If you have yet to visit the Vatican Museums in Rome, make sure that you don’t skip the “Stanze di Raffaello” also known as the Raphael Rooms on your way to the Sistine Chapel. Among the many frescoes done by the great Renaissance Master, Raphael, perhaps his most famous is The School of Athens, representing reason or philosophy.
On the opposite wall is another fresco—one that many pass over—which is called The Disputation representing faith or theology. The scene depicted in this work spans heaven and earth. In heaven you have the Trinity, together with the Blessed Virgin and other saints. While on earth you have various Doctors of the Church, theologians, and other historical figures, all of whom are gesturing towards the monstrance (containing the Blessed Sacrament) that stands on an altar at the center of the painting. Placing the monstrance with the Blessed Sacrament precisely in that specific location was no accident on Raphael’s part, for it stands between the two separated spheres—heaven and earth—serving as a bridge between the two.
The origin of the word devil (from the Greek “diabolos”) means to separate, divide, or scatter. The work of the devil is division, hatred, and conflict, while God’s work is unity, peace, and harmony. In a nation divided by political and social conflict, we are in desperate need of a unifying force. And we can find that force in the Holy Eucharist—the Sacrament in which we receive the Body of Christ and by which we are united and integrated into union with Him and His Body, the Church. It is no accident that we call the Eucharist “communion,” for by sharing in it we are united and made one in Christ with all believers.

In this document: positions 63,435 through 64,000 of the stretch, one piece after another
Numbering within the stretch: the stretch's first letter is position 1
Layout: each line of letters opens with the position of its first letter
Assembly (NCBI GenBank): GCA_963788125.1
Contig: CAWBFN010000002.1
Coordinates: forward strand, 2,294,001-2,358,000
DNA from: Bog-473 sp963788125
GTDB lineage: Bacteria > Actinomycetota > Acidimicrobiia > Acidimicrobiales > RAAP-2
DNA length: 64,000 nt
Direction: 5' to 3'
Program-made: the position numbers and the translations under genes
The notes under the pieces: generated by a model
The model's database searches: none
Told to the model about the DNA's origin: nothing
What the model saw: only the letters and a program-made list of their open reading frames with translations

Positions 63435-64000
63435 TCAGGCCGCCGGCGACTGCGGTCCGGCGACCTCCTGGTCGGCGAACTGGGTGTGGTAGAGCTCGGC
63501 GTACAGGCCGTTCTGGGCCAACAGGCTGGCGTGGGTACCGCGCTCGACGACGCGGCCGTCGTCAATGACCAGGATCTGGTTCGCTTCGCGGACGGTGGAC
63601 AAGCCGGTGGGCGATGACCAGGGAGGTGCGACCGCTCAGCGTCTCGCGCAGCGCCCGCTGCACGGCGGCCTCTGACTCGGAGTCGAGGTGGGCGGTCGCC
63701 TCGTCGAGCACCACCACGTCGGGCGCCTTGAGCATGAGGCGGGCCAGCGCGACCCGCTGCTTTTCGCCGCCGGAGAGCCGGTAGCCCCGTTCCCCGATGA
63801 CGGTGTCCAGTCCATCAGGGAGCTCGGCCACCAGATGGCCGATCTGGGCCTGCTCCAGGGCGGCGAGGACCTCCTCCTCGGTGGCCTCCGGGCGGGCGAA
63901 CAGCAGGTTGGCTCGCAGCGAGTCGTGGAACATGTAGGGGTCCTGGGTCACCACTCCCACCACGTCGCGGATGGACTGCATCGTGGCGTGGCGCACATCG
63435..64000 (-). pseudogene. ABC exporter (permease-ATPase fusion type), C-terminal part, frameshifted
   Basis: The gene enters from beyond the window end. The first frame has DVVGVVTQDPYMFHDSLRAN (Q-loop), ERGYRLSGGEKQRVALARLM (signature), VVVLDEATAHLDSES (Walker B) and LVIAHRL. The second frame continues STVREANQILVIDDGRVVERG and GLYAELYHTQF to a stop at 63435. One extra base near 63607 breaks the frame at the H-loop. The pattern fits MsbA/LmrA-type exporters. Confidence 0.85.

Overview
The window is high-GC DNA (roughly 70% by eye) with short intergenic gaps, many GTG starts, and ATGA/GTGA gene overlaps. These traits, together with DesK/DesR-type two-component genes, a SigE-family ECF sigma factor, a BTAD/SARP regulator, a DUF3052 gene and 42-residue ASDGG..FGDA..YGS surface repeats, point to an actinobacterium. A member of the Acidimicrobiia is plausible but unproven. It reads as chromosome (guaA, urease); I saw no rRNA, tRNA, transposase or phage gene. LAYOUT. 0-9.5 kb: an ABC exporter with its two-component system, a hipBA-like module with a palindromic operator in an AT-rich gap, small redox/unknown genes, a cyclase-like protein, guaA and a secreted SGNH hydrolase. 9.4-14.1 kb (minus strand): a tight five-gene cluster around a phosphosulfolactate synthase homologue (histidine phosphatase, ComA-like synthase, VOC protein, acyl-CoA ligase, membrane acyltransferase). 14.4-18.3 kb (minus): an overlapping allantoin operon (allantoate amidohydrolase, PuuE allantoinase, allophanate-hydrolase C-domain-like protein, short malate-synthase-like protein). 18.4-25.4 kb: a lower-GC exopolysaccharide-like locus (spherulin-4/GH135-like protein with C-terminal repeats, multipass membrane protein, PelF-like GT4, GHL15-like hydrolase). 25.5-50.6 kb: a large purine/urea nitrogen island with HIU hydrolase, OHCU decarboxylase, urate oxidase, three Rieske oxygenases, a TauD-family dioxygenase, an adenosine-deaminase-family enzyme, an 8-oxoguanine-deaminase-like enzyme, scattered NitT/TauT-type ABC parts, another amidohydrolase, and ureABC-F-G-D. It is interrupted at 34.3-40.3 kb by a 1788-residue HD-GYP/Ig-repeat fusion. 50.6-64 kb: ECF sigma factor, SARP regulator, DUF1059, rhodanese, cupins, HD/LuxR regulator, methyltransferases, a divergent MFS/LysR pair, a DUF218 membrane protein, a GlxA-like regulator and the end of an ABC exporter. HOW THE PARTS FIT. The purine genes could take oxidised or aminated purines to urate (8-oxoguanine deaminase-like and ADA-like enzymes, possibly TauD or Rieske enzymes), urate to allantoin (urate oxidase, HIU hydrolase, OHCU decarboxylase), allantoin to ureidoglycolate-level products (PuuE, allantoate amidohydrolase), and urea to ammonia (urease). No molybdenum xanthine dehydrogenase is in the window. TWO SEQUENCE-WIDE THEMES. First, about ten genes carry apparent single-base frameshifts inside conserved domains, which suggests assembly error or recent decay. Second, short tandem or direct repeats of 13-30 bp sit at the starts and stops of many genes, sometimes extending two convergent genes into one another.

To help us rediscover and better appreciate the meaning and value of the Eucharist, the Church has invited all the faithful to participate in a “Eucharistic Revival,” something our parish will be launching next month. The first weekend of October we will bring back Holy Communion under both species of bread and wine, to help us understand the fullness of the sign of the Eucharistic meal—eating and drinking Christ’s Body and Blood.
During the pandemic the distribution of the Precious Blood was suspended in the Diocese of San José. However, Bishop Oscar Cantú reestablished the possibility for communion under both species in his letter of June 20 this year. Bishop Cantú emphasized that while it is not necessary for the faithful to receive the Eucharist under both species (since each fully contains the Body and Blood, Soul and Divinity of Jesus Christ), it is “a fuller sign of participation in the Sacred Mysteries of the Lord’s death and resurrection.” He also cautioned that those with existing health concerns of “flu-like conditions” should refrain from receiving the Precious Blood from the chalice to avoid possible transmission.
To distribute the Precious Blood each Sunday, we will need the assistance of Extraordinary Ministers of Holy Communion (Eucharistic Ministers) to serve the assembly. If you would like to volunteer for this beautiful ministry, please contact me for more information at email@example.com.
Reflection by Michael Sternhagen, Director of Liturgy